“When considering what a global energy system on a 1.5°C or 2°C [2.7°F or 3.6°F] pathway will look like by 2050, hydrogen consistently plays a critical role as a low-carbon fuel,” according to a report from Rocky Mountain Institute authored by Thomas Koch Blank and Patrick Molloy. Here are some highlights from that report.
When considering the carbon emission savings for using hydrogen, a complete view must take into account, both the carbon “cost” of producing the hydrogen, as well as the reduction in carbon emissions made possible by using hydrogen instead of fossil fuel at the point of use.
CARBON DIOXIDE INTENSITY OF HYDROGEN PRODUCTION
The different commercial methods of hydrogen production have advantages and disadvantages.
Electrolysis uses electricity to split water molecules to produce hydrogen and oxygen. It takes about 5 kWh of electricity to produce 1 kilogram (2.2 lb) of hydrogen. The carbon cost of this process depends on the carbon emissions from generating the electricity. This averages globally around 0.48 kgCO2/kWh, but varies widely, the report said, from around 0.67 kgCO2/kWh in India and 0.02 kgCO2/kWh in Sweden. It can be even lower for combined heat and power plants, depending on how the emissions are allocated between heat and power output.
According to the report, hydrogen production by electrolysis with grid power will be at parity with SMR within the next five years, the U.S. and the European Union should exclusively focus on electrolysis until carbon capture and storage is a viable and scalable technology.
Fossil fuel-based processes provide the majority of hydrogen currently in use.
The most widely used technology is steam methane reform (SMR). This process starts with a source of methane (CH4), typically natural gas. Methane reacts with high-temperature steam under pressure in the presence of a catalyst to produce hydrogen, carbon monoxide and a small amount of CO2.
Coal gasification is also used. This process reacts coal with oxygen and water at high temperature and pressure to produce a mixture of gases, primarily carbon monoxide and hydrogen. A subsequent step reacts this mixture with steam to produce CO2 and additional hydrogen.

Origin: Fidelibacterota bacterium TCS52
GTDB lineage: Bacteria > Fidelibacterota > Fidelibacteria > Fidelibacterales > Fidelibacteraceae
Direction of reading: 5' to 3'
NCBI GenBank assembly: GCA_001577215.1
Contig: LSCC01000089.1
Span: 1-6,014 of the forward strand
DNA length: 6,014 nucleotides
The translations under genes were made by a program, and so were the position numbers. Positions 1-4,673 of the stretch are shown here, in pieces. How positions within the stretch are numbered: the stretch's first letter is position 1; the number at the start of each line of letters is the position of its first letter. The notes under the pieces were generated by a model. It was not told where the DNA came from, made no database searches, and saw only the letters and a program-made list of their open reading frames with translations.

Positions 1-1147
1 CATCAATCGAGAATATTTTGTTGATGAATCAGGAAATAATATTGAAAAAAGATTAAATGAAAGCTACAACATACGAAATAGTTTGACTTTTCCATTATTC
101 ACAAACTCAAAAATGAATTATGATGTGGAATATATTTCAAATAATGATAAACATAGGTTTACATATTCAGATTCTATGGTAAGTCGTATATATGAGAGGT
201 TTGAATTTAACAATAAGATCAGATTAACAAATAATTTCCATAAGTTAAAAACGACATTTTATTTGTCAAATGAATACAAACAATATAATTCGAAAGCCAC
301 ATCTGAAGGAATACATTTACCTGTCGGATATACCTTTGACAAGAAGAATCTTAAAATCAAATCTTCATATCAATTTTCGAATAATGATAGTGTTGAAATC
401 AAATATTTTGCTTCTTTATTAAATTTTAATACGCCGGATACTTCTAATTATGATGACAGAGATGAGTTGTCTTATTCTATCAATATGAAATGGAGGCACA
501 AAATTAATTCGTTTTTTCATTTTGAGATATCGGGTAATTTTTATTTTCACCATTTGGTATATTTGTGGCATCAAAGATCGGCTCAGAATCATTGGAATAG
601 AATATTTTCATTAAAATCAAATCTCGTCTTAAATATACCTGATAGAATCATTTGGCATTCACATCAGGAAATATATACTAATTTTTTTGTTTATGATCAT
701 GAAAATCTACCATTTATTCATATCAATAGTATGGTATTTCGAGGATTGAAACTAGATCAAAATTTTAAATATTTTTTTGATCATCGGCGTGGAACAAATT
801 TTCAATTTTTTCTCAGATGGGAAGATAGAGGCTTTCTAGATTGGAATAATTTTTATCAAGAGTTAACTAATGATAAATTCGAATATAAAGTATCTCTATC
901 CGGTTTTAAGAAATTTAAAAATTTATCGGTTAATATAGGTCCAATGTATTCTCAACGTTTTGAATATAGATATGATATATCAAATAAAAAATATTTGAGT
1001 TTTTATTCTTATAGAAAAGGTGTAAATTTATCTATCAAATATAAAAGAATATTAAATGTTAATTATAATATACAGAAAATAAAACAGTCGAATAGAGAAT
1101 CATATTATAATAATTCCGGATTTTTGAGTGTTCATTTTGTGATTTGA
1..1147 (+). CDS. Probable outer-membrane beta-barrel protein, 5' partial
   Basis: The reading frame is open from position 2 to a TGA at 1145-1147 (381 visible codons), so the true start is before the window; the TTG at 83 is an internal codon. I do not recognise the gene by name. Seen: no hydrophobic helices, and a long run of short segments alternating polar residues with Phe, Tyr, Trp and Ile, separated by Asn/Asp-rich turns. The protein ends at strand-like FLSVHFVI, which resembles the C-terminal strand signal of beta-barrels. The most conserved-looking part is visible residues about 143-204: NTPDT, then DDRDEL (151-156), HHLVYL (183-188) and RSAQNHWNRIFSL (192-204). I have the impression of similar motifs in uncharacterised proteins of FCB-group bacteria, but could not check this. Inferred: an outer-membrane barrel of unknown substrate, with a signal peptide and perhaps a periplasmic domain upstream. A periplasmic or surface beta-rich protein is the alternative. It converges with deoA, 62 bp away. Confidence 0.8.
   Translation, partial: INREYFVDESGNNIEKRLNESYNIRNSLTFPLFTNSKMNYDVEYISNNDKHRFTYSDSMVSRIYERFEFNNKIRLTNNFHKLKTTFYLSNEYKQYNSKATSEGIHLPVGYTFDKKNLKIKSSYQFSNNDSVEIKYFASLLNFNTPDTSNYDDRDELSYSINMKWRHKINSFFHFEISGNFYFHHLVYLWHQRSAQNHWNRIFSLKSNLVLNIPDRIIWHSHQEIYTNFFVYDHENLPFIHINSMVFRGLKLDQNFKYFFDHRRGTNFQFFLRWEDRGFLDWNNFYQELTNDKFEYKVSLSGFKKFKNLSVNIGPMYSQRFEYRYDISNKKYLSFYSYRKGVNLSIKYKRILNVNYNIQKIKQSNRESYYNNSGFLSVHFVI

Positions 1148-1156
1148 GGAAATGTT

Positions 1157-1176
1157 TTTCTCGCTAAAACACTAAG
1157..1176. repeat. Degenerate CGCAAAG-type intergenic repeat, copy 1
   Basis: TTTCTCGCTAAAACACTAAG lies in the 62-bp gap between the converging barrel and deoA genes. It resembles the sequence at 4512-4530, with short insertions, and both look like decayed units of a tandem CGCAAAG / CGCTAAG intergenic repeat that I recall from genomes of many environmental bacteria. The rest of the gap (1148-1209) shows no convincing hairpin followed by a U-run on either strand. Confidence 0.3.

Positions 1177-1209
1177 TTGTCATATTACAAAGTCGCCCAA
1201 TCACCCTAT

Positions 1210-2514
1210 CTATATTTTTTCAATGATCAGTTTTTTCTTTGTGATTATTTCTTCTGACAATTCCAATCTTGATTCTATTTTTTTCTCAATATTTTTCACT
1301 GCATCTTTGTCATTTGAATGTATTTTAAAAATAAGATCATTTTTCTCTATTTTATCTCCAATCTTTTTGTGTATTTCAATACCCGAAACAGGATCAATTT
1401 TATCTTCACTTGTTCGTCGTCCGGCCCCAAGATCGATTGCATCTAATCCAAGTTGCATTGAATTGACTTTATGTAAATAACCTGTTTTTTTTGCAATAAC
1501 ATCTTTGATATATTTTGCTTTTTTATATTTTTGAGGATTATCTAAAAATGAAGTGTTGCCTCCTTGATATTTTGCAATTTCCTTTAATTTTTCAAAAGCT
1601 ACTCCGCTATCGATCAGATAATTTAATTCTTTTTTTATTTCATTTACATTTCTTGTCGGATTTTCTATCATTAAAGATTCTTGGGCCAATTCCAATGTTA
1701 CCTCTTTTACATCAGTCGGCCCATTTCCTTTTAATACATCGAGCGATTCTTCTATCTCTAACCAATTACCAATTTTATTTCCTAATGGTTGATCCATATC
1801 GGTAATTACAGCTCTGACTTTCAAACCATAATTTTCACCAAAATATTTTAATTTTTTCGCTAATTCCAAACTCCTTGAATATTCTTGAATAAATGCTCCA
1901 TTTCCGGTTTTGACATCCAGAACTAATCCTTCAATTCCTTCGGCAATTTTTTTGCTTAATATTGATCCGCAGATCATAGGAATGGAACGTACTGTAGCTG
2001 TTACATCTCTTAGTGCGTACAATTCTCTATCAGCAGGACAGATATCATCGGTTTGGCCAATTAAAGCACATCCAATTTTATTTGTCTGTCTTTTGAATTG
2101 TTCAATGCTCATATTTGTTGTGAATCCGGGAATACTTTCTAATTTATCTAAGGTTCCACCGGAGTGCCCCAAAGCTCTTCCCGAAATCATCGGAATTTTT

Both these processes use a negligible amount of electricity, but produce CO2. An SMR plant emits 8 to 12 kg of CO2 for each kg of hydrogen produced, while coal gasification results in 18 to 20 kg CO2 per kg hydrogen.
The overall reduction in CO2 for any given application depends not only on the reduction at the point of use going from fossil fuels to hydrogen, but needs to take into account the carbon emitted in producing the hydrogen. In the future, as carbon capture and storage becomes economically feasible, this will enable reduction of the carbon emissions relating from production of hydrogen. The growing availability of renewable, non-carbon electric generation technologies, such as solar and wind power, also will reduce the hydrogen-production carbon emissions. Areas with large availability of hydropower already enjoy this reduction.
The report presented some of the opportunities for using hydrogen to reduce overall CO2 emissions.
The steel industry has been considered one of the most difficult in which to reduce carbon emissions, but using hydrogen changes the game. This industry offers perhaps the highest decarbonization impact for replacing fossil fuels (mainly coal) with hydrogen. In addition to supplying heat, hydrogen acts as a catalyst in the process. Even in areas with high-carbon-emissions electricity, changing from the traditional oxygen blast furnace technology to hydrogen direct reduction of iron can immediately start decarbonizing the steel industry. “By the time new steel-making technologies are available at commercial scale around 2030, the immediate impact for each replaced blast furnace will be immediate and significant,” according to the report.
For use in transportation, the picture of changing to hydrogen includes delivering the hydrogen fuel to the vehicle. Current options are to use hydrogen as fuel for internal combustion engines and as fuel for fuel cells.
An alternative to using molecular hydrogen is to use anhydrous ammonia (NH3), which is made from hydrogen and considered a hydrogen-based fuel. For shipping applications, ammonia may be “a more practical carrier of hydrogen, since it is easier to transport and store, with a significantly higher energy volume density than hydrogen in its molecular form,” said the report.
For shipping and municipal bus transportation fleets the achieved greenhouse gas reductions were about the same, 13 and 14 kg CO2 per kg H2, respectively. (Note that the shipping number is for ships using ammonia fuel.)
Burning hydrogen is one of the few low-carbon ways to achieve the high temperatures needed in many industrial processes. Coal and natural gas are commonly used. To produce 1 million BTUs, it requires 8.07 kg (17.8 lb) of hydrogen.
The actual adoption of hydrogen as a fuel in different industries in different locations will depend on many factors, including natural gas and electricity prices in each market and any subsidies or incentives offered by governments. Hydrogen as a fuel is likely to continue to show growth. According to a report from the International Renewable Energy Agency, as much as 18% of final consumption may be provided by hydrogen by 2050.